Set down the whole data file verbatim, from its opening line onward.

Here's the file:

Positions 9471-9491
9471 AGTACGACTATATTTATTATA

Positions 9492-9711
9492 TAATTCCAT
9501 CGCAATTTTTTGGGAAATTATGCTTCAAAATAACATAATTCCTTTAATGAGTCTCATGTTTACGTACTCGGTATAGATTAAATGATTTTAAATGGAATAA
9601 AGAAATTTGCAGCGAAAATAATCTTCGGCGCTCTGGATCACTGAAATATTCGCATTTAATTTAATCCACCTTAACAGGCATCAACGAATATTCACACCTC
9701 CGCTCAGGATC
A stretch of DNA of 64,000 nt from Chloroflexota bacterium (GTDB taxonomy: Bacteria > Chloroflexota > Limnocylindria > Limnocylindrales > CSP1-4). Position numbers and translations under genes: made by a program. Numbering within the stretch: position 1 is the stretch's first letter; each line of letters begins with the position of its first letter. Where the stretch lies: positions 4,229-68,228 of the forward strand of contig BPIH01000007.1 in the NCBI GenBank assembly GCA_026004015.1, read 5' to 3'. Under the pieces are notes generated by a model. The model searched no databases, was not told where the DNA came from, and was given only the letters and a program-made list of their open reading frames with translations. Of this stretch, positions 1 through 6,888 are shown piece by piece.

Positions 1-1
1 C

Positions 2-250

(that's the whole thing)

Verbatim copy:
Positions 9471-9491
9471 AGTACGACTATATTTATTATA

Positions 9492-9711
9492 TAATTCCAT
9501 CGCAATTTTTTGGGAAATTATGCTTCAAAATAACATAATTCCTTTAATGAGTCTCATGTTTACGTACTCGGTATAGATTAAATGATTTTAAATGGAATAA
9601 AGAAATTTGCAGCGAAAATAATCTTCGGCGCTCTGGATCACTGAAATATTCGCATTTAATTTAATCCACCTTAACAGGCATCAACGAATATTCACACCTC
9701 CGCTCAGGATC
A stretch of DNA of 64,000 nt from Chloroflexota bacterium (GTDB taxonomy: Bacteria > Chloroflexota > Limnocylindria > Limnocylindrales > CSP1-4). Position numbers and translations under genes: made by a program. Numbering within the stretch: position 1 is the stretch's first letter; each line of letters begins with the position of its first letter. Where the stretch lies: positions 4,229-68,228 of the forward strand of contig BPIH01000007.1 in the NCBI GenBank assembly GCA_026004015.1, read 5' to 3'. Under the pieces are notes generated by a model. The model searched no databases, was not told where the DNA came from, and was given only the letters and a program-made list of their open reading frames with translations. Of this stretch, positions 1 through 6,888 are shown piece by piece.

Positions 1-1
1 C

Positions 2-250